18 U.S. Code § 4121 - Federal Prison Industries; board of directors

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“Federal Prison Industries”, a government corporation of the District of Columbia, shall be administered by a board of six directors, appointed by the President to serve at the will of the President without compensation.
The directors shall be representatives of
(1) industry,
(2) labor,
(3) agriculture,
(4) retailers and consumers,
(5) the Secretary of Defense, and
(6) the Attorney General, respectively.

Source

(June 25, 1948, ch. 645, 62 Stat. 851; May 24, 1949, ch. 139, § 62,63 Stat. 98.)
Historical and Revision Notes

1948 Act
Based on title 18, U.S.C., 1940 ed., §§ 744i, 744j (June 23, 1934, ch. 736, §§ 1, 2,48 Stat. 1211).
Section consolidates sections 744i and 744j of title 18, U.S.C., 1940 ed. The former was rewritten omitting unnecessary recital as to policy and expressing the original language of the two sections more logically.
Changes were made in transportation and phraseology.
1949 Act
This section [section 62] incorporates in section 4121 of title 18, U.S.C., with changes in phraseology, the provisions of section 3 of act of June 29, 1948 (ch. 719, 62 Stat. 1100), which was enacted subsequent to the enactment of the revision of title 18 and which provided for appointment of an additional member of the board of directors of the Federal Prison Industries, as a representative of the Secretary of Defense.
Amendments

1949—Act May 24, 1949, made a representative of the Secretary of Defense a member of the board of directors.
Transfer of Functions

Federal Prison Industries, Inc. (together with its Board of Directors), and its functions transferred to Department of Justice to be administered under general direction and supervision of Attorney General, by Reorg. Plan No. II of 1939, § 3(a), eff. July 1, 1939, 4 F.R. 2731, 53 Stat. 1431, set out in the Appendix to Title 5, Government Organization and Employees. See, also, Reorg. Plan No. 2 of 1950, § 1, eff. May 1, 1950, 15 F.R. 3173, 64 Stat. 1261, and section 509 of Title 28, Judiciary and Judicial Procedure.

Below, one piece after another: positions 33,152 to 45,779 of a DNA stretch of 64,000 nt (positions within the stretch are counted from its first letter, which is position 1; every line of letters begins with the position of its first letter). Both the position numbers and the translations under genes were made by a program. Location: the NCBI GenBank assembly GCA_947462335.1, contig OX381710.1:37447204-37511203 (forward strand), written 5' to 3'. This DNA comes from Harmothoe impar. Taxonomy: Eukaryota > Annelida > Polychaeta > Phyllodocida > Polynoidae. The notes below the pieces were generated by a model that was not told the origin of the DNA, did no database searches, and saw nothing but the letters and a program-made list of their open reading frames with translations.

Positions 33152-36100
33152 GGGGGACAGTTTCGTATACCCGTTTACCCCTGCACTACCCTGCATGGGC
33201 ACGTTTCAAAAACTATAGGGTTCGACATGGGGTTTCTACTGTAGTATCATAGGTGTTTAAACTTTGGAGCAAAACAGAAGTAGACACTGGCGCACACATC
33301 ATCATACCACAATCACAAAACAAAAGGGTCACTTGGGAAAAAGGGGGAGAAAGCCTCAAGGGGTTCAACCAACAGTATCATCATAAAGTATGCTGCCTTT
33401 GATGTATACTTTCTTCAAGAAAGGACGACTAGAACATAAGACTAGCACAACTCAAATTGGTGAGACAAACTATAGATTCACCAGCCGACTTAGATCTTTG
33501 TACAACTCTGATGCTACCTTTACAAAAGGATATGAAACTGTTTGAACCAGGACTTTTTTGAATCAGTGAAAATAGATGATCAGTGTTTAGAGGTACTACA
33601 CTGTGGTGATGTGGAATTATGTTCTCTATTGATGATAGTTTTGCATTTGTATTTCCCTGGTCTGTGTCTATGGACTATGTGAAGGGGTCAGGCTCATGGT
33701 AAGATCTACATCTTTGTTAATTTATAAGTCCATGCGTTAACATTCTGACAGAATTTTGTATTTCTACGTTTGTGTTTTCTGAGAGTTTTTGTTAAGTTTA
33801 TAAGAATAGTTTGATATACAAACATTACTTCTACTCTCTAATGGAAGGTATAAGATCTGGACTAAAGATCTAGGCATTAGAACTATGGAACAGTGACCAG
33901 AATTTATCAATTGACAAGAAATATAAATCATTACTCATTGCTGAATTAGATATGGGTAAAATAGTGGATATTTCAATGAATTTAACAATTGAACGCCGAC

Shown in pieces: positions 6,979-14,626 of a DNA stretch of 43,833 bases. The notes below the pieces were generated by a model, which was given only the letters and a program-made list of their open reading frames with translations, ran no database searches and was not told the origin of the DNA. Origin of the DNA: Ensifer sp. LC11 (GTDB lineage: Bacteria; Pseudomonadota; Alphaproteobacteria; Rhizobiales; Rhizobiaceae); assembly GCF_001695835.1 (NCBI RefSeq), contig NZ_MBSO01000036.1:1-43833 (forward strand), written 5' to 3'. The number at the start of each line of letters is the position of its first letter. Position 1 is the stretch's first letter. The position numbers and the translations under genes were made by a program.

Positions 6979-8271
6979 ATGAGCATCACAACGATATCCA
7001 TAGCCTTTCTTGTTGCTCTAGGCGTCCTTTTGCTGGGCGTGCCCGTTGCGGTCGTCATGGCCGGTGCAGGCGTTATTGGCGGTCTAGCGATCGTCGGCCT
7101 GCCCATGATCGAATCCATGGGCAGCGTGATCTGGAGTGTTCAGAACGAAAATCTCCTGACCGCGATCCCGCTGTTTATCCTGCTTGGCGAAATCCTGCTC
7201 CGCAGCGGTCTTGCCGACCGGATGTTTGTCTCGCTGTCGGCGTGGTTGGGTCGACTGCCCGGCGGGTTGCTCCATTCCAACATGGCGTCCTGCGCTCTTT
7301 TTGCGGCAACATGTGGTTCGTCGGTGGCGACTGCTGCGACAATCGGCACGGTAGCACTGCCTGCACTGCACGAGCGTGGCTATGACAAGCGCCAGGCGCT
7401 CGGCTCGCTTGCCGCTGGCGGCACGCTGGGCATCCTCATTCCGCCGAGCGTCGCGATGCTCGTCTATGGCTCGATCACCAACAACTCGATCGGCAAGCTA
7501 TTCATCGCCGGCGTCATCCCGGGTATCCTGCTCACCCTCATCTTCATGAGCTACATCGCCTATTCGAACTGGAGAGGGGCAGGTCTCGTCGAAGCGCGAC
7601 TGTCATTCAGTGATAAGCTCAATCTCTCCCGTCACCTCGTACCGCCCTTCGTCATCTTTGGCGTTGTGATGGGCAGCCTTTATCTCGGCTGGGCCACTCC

Mandatory Work Requirement for All Prisoners

Pub. L. 101–647, title XXIX, § 2905,Nov. 29, 1990, 104 Stat. 4914, provided that:
“(a) In General.—(1) It is the policy of the Federal Government that convicted inmates confined in Federal prisons, jails, and other detention facilities shall work. The type of work in which they will be involved shall be dictated by appropriate security considerations and by the health of the prisoner involved.
“(2) A Federal prisoner may be excused from the requirement to work only as necessitated by—
“(A) security considerations;
“(B) disciplinary action;
“(C) medical certification of disability such as would make it impracticable for prison officials to arrange useful work for the prisoner to perform; or
“(D) a need for the prisoner to work less than a full work schedule in order to participate in literacy training, drug rehabilitation, or similar programs in addition to the work program.”
Closure of McNeil Island Penitentiary; Report on Status of Federal Prison Industries

Pub. L. 95–624, § 10,Nov. 9, 1978, 92 Stat. 3463, provided that:
“(a) On or before September 1, 1979, the Attorney General shall submit to the Congress—
“(1) a plan to assure the closure of the United States Penitentiary on McNeil Island, Steilacoom, Washington, on or before January 1, 1982; and
“(2) a report on the status of the Federal Prison Industries.
“(b) The report made under this section shall include a long-range plan for the improvement of meaningful employment training, and the methods which could be undertaken to employ a greater number of United States prisoners in the program. Such report may include recommendations for legislation.”

The table below lists the classification updates, since Jan. 3, 2012, for this section. Updates to a broader range of sections may be found at the update page for containing chapter, title, etc.

The most recent Classification Table update that we have noticed was Tuesday, August 13, 2013

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18 USCDescription of ChangeSession YearPublic LawStatutes at Large

 

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